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Sarah L. Milton

Dr. Sarah L. Milton
  • Chair and Professor
  • FAU Biological Sciences
  • 561 297-3331 (Boca Raton)
  • Boca Raton - SC, 140


  • Ph.D. in Biological Oceanography, University of Miami Rosenstiel School of Marine and Atmospheric Science (RSMAS), 1994

Research Interests

  • Animal models of anoxia and hypoxia tolerance
  • Neuroprotective pathways in brain anoxia
  • Reactive oxygen species and aging
  • Sea turtle physiology and conservation

Research Description

My research is broadly described as Environmental Physiology, investigating the effects of environmental stressors on animal physiology and adaptive mechanisms of survival. I currently have two main branches of research: (1) survival of the brain in the absence of oxygen, using whole animal and cell cultures to examine the physiological, cellular, and molecular adaptations that allow anoxia-tolerant organisms to survive without oxygen, using the model organisms Trachemys scripta (turtle) and Drosophila melanogaster (fruit fly) to look for new therapeutic targets for stroke, aging, and other diseases of ischemia, anoxia, and oxidative stress, and (2) Sea turtle physiology and conservation, with a variety of projects ranging from the energetics of hatchling disorientation, the impacts of climate change on turtles (nest success, hatchling physiology, erosion and flooding) to developing therapeutic treatments for sea turtles exposed to toxic red tides.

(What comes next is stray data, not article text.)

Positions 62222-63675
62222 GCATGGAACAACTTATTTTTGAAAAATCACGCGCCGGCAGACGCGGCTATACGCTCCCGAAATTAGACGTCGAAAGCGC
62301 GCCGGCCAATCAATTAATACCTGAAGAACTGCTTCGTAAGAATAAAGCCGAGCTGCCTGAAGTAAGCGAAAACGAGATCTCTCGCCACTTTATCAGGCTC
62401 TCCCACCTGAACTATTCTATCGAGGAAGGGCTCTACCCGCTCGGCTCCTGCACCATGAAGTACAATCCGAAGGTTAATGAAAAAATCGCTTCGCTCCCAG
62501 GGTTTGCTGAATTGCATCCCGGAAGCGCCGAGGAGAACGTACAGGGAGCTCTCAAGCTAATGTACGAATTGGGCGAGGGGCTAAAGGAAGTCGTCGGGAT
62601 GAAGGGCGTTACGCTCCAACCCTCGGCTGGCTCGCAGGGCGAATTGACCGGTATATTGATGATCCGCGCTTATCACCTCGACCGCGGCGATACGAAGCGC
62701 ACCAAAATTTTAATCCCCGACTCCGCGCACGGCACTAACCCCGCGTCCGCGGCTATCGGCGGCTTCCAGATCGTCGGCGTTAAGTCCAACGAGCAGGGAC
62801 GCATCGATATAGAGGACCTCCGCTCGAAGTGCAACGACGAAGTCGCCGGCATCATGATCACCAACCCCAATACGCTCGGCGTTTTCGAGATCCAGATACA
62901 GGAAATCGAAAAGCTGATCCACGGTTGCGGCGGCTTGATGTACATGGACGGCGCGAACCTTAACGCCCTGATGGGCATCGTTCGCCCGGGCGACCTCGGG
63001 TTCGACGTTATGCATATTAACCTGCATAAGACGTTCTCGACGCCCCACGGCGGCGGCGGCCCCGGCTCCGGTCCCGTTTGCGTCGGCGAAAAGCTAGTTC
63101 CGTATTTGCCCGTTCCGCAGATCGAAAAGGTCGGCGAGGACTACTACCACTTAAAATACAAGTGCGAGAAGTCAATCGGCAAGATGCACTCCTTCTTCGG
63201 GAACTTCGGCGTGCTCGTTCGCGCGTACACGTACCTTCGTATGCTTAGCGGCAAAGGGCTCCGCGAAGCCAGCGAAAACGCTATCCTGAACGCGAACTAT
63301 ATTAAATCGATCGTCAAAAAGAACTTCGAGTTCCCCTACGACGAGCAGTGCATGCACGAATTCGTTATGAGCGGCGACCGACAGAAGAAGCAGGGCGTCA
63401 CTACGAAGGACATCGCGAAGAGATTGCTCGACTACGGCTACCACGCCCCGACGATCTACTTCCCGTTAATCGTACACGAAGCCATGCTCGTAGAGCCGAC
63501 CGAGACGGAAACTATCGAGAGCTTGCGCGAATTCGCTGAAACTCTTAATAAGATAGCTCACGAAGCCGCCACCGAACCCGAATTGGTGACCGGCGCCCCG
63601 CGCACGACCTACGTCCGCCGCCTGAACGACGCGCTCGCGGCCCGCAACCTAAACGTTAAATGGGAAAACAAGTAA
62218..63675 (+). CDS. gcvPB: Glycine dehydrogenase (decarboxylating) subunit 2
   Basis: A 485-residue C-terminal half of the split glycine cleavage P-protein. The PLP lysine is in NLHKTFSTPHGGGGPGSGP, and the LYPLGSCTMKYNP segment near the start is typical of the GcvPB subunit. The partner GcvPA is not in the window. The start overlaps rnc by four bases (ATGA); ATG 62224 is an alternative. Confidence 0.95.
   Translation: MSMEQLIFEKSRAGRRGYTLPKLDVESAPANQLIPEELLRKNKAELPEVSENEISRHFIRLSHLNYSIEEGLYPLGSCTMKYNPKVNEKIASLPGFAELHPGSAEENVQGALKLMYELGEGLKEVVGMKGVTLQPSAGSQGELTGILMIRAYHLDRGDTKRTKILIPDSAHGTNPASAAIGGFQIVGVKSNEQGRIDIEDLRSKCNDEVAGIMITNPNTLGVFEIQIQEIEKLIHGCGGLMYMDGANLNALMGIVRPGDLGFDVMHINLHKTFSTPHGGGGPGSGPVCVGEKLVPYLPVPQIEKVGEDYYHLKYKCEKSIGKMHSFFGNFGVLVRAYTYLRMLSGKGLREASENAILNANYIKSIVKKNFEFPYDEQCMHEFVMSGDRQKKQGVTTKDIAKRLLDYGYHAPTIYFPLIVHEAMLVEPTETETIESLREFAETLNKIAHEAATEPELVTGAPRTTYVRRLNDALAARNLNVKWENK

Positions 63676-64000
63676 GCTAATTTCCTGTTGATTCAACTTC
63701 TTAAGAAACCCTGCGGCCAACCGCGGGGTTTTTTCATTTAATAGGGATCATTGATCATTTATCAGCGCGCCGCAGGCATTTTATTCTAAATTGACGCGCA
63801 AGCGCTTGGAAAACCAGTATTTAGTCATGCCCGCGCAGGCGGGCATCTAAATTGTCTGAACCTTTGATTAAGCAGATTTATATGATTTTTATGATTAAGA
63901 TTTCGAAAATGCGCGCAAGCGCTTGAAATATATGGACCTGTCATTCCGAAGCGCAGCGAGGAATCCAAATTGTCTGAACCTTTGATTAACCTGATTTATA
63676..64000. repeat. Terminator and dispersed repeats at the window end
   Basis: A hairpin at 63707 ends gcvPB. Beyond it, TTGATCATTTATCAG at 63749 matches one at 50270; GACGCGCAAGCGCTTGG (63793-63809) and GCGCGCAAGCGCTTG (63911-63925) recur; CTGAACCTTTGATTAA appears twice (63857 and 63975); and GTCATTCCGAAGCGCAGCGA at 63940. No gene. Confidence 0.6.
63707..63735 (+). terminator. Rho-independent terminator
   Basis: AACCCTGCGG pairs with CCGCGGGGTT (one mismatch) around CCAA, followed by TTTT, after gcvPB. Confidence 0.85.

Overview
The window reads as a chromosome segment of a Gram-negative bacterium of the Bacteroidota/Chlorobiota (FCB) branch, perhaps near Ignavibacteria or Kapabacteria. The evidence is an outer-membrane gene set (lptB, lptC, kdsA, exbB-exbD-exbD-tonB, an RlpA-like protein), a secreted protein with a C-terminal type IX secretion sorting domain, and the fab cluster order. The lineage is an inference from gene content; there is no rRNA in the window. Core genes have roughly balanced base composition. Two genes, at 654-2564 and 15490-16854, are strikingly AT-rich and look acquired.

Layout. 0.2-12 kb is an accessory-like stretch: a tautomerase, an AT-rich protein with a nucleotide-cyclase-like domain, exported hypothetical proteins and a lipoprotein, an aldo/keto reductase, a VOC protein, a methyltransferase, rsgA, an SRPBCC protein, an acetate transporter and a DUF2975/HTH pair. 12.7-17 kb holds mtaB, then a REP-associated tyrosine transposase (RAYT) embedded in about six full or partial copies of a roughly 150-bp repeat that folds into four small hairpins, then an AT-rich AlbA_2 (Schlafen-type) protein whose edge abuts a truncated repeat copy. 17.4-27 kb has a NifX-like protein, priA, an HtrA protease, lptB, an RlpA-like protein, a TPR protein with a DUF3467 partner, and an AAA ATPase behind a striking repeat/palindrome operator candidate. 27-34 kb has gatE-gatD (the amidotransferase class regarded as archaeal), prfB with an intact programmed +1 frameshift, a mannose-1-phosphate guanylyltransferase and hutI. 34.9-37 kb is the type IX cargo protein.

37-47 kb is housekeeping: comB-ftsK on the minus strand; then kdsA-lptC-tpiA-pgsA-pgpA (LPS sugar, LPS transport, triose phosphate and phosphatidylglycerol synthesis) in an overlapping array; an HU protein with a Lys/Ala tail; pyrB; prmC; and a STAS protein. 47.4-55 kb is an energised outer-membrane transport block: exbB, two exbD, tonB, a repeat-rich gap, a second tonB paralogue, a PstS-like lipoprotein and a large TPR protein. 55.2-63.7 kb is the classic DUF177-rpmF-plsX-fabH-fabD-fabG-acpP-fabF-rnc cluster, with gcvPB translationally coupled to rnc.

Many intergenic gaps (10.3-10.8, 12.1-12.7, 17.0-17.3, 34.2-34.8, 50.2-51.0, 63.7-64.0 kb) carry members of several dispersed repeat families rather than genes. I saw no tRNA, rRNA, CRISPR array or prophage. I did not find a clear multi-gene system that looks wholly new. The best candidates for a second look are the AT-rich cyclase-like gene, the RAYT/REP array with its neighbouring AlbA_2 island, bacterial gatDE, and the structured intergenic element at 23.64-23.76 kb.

Recent Publications

  • Sposato, Patricia; Keating; Patricia; Lutz, Peter, and Milton, Sarah.  2021. Evaluation of immune function in two populations of green sea turtles (Chelonia mydas) in a degraded versus a non-degraded habitat. J. Wild. Dis. In press.
  • Tezak B., Sifuentes-Romero I., Milton S., Wyneken J. 2020. Identifying Sex of Neonate Turtles with Temperature-dependent Sex Determination via Small Blood Samples. Sci Rep. 2020 Mar 19;10(1):5012.
  • Reiterer, Melissa* and Milton, Sarah. 2020. Induction of foxo3a protects turtle neurons against oxidative stress. Comp. Biochem. Physiol. A  May 2020 243.
  • Bladow, Rachel* and Milton, Sarah. 2019. Embryonic mortality in green (Chelonia mydas) and loggerhead (Caretta caretta) sea turtle nests increases with cumulative exposure to elevated temperatures. J. Expt. Mar. Biol. Ecol. September 2019 518

Scholarly Activities

  • See all publications
  • Marine Lab
  • Co-Director, MS Program in Marine Science and Oceanography
  • President (2016-2018) and Vice President (2018-2021) of Southeast Regional Sea Turtle Network (SERSTN)

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